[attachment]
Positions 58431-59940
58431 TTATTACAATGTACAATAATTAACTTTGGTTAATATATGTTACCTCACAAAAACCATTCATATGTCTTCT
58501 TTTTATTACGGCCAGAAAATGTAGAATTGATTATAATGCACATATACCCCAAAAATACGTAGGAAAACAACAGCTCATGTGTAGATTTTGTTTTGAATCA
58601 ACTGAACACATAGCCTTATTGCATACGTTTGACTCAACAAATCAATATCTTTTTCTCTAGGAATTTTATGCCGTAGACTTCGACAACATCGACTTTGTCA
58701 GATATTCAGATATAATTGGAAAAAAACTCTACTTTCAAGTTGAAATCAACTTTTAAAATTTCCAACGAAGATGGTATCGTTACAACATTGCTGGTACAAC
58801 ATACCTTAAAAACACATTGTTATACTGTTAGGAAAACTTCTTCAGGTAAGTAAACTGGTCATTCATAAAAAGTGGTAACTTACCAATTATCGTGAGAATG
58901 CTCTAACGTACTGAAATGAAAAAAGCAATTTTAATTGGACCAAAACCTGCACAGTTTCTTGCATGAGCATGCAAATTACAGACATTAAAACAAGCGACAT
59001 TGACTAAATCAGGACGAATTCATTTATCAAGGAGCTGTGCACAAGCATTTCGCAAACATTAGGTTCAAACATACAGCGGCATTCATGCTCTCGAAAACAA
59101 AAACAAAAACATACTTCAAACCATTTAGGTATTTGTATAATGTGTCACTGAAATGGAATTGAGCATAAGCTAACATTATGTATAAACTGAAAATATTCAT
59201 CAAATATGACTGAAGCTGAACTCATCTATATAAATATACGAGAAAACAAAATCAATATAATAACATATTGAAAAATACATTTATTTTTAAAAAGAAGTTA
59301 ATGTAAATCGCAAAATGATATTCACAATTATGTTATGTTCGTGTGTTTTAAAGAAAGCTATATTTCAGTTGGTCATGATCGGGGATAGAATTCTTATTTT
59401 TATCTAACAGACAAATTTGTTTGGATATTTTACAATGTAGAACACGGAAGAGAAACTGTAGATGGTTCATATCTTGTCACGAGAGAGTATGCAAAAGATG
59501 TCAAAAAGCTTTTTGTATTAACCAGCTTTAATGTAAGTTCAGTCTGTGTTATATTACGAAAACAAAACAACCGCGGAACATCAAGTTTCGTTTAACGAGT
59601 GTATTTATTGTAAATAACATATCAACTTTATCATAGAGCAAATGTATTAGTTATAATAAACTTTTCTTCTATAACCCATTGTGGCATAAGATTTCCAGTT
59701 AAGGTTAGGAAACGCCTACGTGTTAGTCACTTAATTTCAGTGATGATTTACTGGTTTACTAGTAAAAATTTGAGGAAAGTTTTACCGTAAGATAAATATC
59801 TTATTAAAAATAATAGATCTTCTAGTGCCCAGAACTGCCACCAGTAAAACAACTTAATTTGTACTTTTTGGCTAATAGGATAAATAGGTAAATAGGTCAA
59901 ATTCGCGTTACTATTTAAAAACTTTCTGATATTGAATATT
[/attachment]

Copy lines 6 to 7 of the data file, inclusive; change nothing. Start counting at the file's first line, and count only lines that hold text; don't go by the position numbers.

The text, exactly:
58801 ATACCTTAAAAACACATTGTTATACTGTTAGGAAAACTTCTTCAGGTAAGTAAACTGGTCATTCATAAAAAGTGGTAACTTACCAATTATCGTGAGAATG
58901 CTCTAACGTACTGAAATGAAAAAAGCAATTTTAATTGGACCAAAACCTGCACAGTTTCTTGCATGAGCATGCAAATTACAGACATTAAAACAAGCGACAT